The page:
North Dakota’s general fund revenues continue their stunning rate of growth according to the latest monthly from the Office of Management and Budget (see the full update below).
So far in the 2013-2015 biennium the state has collected over $2.562 billion in general fund revenues, which is 19.7 percent or $421 million more than the state collected at this point in the last biennium.
Oil tax revenues continue to come in faster than expected. The state has hit its cap on oil tax revenues for the general fund, which is months earlier than projected. “The original forecast assumed that cap would not be reached until July 2014,” reads the report. “No additional oil taxes will be deposited in the general fund during the 2013-15 biennium.”
Income tax revenues continue to be a remarkable story as well.
In 2008, voters defeated a ballot measure backed by the state chapter of Americans for Prosperity, which would have reduced state income tax rates by 50 percent, and corporate income tax rates by 15 percent. But starting in 2009, legislators have, in successive sessions, implemented a series of more modest cuts that have reduced corporate and personal income tax to below where the 2008 measure would have set them.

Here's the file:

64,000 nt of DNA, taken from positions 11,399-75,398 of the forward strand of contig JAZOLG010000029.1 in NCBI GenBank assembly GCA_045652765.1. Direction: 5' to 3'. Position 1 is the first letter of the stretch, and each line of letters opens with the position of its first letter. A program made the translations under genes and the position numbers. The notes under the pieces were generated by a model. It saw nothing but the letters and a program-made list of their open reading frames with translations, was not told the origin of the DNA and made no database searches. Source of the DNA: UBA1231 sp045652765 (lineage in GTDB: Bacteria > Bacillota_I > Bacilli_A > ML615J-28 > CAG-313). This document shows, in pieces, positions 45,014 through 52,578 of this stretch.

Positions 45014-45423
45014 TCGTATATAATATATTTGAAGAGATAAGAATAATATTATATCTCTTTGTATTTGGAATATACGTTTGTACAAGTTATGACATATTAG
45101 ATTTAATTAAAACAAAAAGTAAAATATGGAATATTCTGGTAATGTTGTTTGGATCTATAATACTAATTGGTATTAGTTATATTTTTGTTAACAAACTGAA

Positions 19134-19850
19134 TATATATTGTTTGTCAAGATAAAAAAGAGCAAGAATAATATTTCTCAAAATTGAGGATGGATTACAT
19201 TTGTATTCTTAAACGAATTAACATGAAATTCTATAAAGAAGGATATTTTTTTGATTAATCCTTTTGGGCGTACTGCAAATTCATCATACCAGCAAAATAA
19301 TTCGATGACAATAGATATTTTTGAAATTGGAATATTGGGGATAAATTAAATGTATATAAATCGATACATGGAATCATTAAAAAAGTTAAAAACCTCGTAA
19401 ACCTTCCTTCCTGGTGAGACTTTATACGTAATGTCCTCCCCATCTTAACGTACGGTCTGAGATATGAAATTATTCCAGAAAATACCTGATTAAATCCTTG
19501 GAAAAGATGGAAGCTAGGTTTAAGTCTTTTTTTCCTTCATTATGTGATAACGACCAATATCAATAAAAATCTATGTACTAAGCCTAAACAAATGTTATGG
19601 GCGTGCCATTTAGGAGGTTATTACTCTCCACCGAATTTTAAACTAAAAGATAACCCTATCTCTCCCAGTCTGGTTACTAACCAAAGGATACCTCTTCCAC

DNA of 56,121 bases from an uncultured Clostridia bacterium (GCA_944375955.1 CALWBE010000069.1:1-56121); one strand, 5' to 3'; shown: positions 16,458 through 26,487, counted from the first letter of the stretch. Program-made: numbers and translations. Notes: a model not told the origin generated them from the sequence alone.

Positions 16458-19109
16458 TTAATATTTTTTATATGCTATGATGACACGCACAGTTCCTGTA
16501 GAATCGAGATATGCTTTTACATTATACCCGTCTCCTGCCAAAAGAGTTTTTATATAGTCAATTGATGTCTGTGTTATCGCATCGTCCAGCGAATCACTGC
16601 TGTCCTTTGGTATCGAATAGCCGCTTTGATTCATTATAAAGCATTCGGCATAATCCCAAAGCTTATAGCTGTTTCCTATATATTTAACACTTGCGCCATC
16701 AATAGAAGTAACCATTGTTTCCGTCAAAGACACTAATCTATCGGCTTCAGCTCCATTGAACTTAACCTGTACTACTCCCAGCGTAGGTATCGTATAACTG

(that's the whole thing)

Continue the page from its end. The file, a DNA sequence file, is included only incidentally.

Despite the reductions, income tax revenues have boomed. Individual income tax revenues are up 21.3 percent and corporate income tax revenues are up over 24 percent.
The revenue projection, which has been wildly inaccurate in previous bienniums leading to complaints from some who argue that the Legislature could spend more (or tax less) if we had accurate revenue forecasts, seems to be much more accurate this time around. Last biennium the forecast was off by 49 percent, or more than $1 billion.
So far in the current biennium revenues are coming in about 9 percent ahead of the forecast, amounting to a little over $208 million. Still not good, but a lot better.
Here’s a graph comparing this biennium’s cumulative general fund revenues compared to the previous three bienniums.
That 20 percent increase in general fund revenues looks all the more impressive when you consider that it’s coming on top of a simply unbelievable rate of revenue growth in the 2011-2013 biennium. At this point in the last biennium revenues were up 60%. So that 20% figure is on top of a 60% increase from April of 2012.